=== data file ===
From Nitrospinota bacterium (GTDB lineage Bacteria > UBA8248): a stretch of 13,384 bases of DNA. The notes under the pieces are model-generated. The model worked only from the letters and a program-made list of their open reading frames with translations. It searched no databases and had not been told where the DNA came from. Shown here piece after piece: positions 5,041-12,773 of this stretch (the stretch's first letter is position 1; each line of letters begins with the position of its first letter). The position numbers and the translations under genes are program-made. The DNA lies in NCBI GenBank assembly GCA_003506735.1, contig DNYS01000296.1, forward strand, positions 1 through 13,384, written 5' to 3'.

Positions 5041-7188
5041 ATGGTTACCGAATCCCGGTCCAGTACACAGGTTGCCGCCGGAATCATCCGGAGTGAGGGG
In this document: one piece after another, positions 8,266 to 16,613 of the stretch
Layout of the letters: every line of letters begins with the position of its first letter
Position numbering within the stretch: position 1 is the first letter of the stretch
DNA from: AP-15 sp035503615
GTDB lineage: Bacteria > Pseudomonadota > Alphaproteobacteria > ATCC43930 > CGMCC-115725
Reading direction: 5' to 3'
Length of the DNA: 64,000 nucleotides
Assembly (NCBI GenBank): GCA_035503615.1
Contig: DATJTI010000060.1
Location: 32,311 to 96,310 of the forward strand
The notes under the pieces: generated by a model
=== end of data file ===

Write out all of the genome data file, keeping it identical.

From Nitrospinota bacterium (GTDB lineage Bacteria > UBA8248): a stretch of 13,384 bases of DNA. The notes under the pieces are model-generated. The model worked only from the letters and a program-made list of their open reading frames with translations. It searched no databases and had not been told where the DNA came from. Shown here piece after piece: positions 5,041-12,773 of this stretch (the stretch's first letter is position 1; each line of letters begins with the position of its first letter). The position numbers and the translations under genes are program-made. The DNA lies in NCBI GenBank assembly GCA_003506735.1, contig DNYS01000296.1, forward strand, positions 1 through 13,384, written 5' to 3'.

Positions 5041-7188
5041 ATGGTTACCGAATCCCGGTCCAGTACACAGGTTGCCGCCGGAATCATCCGGAGTGAGGGG
In this document: one piece after another, positions 8,266 to 16,613 of the stretch
Layout of the letters: every line of letters begins with the position of its first letter
Position numbering within the stretch: position 1 is the first letter of the stretch
DNA from: AP-15 sp035503615
GTDB lineage: Bacteria > Pseudomonadota > Alphaproteobacteria > ATCC43930 > CGMCC-115725
Reading direction: 5' to 3'
Length of the DNA: 64,000 nucleotides
Assembly (NCBI GenBank): GCA_035503615.1
Contig: DATJTI010000060.1
Location: 32,311 to 96,310 of the forward strand
The notes under the pieces: generated by a model